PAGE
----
Video: Lisa Smith trial to go ahead, Russian military exercises 'not welcome'

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Lisa Smith trial

The trial of Lisa Smith, a former Defence Forces member accused of membership of Islamic State, will go ahead after the Special Criminal Court rejected an application to have the charges against her dismissed.

Following hearings last week in which Ms Smith's lawyers argued there was insufficient evidence to put her on trial, Mr Justice Tony Hunt, presiding in the three-judge, non-jury court, delivered his judgement on Monday.

Ms Smith (39), from Dundalk, Co Louth is charged with an offence contrary to the Criminal Justice (Terrorist Offences) Act 2005 for being a member of unlawful terrorist group Islamic State (ISIS) between October 28th, 2015 and December 1st, 2019.

She is also charged under the same legislation for financing terrorism by sending €800 in assistance, via a Western Union money transfer, to a named man on May 6th, 2015.

Russian military exercises 'not welcome'


The Minister for Foreign Affairs has said that plans by Russia to hold navy military exercises off the coast of Ireland are “not welcome”.

The artillery drills at the start of February will take place in international waters, but within Irish controlled airspace and the country’s exclusive economic zone (EEZ).

Simon Coveney said the exercises are to take place 240 kilometres (150 miles) off the Irish south-west coast.

Mr Coveney said Ireland does not have the powers to prevent it from happening.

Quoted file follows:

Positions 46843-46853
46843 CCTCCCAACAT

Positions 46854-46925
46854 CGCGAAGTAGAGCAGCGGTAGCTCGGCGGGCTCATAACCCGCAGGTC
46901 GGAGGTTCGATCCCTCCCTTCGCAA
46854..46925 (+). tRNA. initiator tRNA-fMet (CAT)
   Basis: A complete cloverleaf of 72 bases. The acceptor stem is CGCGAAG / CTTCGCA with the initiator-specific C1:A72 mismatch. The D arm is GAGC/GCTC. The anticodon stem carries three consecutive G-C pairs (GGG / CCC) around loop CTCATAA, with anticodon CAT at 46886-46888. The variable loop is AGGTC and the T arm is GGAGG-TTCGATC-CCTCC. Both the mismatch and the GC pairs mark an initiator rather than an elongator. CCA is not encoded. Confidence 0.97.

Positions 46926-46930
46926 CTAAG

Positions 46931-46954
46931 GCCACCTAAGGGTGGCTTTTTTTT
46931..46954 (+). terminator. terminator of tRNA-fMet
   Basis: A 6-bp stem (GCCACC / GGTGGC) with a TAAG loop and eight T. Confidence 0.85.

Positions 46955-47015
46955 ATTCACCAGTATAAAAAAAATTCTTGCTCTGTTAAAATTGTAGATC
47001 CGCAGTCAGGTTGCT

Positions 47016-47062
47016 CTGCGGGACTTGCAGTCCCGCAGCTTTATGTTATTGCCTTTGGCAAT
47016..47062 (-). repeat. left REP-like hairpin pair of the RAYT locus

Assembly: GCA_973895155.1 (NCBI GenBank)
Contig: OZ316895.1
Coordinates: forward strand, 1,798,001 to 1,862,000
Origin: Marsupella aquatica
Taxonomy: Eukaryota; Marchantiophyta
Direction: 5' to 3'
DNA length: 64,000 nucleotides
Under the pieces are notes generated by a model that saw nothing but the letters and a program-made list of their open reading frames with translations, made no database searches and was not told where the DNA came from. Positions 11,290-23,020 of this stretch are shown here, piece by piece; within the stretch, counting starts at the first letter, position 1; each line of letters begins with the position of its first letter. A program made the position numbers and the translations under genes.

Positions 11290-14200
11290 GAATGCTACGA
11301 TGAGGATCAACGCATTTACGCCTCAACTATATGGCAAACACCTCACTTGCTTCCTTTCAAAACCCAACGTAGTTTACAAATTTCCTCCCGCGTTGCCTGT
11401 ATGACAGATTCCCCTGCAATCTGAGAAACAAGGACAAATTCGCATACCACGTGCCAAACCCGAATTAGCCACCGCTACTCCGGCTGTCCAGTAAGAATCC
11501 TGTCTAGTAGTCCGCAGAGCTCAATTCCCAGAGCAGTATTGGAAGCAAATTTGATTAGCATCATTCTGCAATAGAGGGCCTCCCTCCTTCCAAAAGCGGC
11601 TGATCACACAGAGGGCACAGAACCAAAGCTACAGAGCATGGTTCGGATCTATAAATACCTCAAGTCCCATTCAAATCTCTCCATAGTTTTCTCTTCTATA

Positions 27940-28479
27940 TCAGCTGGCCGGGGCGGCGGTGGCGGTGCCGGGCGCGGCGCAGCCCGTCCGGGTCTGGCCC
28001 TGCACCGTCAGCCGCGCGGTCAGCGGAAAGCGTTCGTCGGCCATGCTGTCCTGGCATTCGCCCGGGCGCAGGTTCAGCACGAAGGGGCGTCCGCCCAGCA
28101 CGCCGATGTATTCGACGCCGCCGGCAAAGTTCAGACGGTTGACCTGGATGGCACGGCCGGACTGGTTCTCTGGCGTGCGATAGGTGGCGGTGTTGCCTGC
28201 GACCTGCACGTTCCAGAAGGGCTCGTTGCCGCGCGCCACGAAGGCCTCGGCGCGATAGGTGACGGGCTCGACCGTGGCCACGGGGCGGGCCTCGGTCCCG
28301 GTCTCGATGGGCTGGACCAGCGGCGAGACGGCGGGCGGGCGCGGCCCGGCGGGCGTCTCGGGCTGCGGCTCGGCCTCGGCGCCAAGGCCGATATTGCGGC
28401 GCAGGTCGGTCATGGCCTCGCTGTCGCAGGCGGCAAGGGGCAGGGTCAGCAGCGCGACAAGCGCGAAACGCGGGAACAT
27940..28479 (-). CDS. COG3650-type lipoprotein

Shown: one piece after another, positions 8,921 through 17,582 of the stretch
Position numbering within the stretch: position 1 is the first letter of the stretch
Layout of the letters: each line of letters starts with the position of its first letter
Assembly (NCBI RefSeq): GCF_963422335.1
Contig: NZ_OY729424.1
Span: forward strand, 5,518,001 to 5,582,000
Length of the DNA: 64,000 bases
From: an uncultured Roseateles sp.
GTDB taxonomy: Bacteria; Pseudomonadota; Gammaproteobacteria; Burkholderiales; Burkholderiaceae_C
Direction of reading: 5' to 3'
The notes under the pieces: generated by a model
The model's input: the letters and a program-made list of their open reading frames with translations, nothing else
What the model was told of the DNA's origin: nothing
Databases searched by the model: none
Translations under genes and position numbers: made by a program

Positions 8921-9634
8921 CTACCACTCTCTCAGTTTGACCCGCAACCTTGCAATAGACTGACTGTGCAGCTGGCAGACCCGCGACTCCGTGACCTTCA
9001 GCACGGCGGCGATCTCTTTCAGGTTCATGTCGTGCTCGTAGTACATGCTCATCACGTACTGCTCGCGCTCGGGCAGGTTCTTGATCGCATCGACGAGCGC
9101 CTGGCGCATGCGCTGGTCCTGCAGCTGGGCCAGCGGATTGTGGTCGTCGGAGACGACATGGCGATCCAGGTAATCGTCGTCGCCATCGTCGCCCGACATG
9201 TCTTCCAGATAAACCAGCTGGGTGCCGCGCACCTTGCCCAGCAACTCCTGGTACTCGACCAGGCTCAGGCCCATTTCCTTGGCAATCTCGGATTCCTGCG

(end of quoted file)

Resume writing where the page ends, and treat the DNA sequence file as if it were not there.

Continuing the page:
Mr Coveney is in Brussels on Monday for a scheduled meeting with other EU foreign ministers at which the ongoing tensions on the Russia/Ukraine border are being discussed.

Rise in domestic abuse incidents reported by Gardaí

Gardaí responded to 48,400 domestic abuse incidents last year, an increase of 10 per cent on 2020.

Charges brought by the Garda for domestic abuse crimes also increased in 2021.

There were 4,250 criminal charges for breaches of Domestic Violence Act Orders in 2021 – a 6 per cent increase on 2020.

Gardaí said there were also 8,600 charges for crimes involving an element of domestic abuse in 2021, up 13 per cent on the previous 12 months.

The figures have been published as part of an update on the work of Operation Faoiseamh.

Economic boost expected

The Irish economy is expected to take off, with record spending predicted as restrictions ease.

However, a likely rebound in spending comes amid forecasts of further price inflation.

This comes as recent figures show consumer prices rose by 5.5 per cent in the year to December 2021, marking the largest annual change in prices in two decades according to the Central Statistics Office (CSO).

The rise in average prices between December 2020 and December 2021 was the largest annual change since a rise of 5.6 per cent was seen in April 2001.

The most notable change in prices was an 18 per cent increase in the cost of transport, along with an 11.8 per cent rise in housing, water, electricity, gas and other fuel costs.

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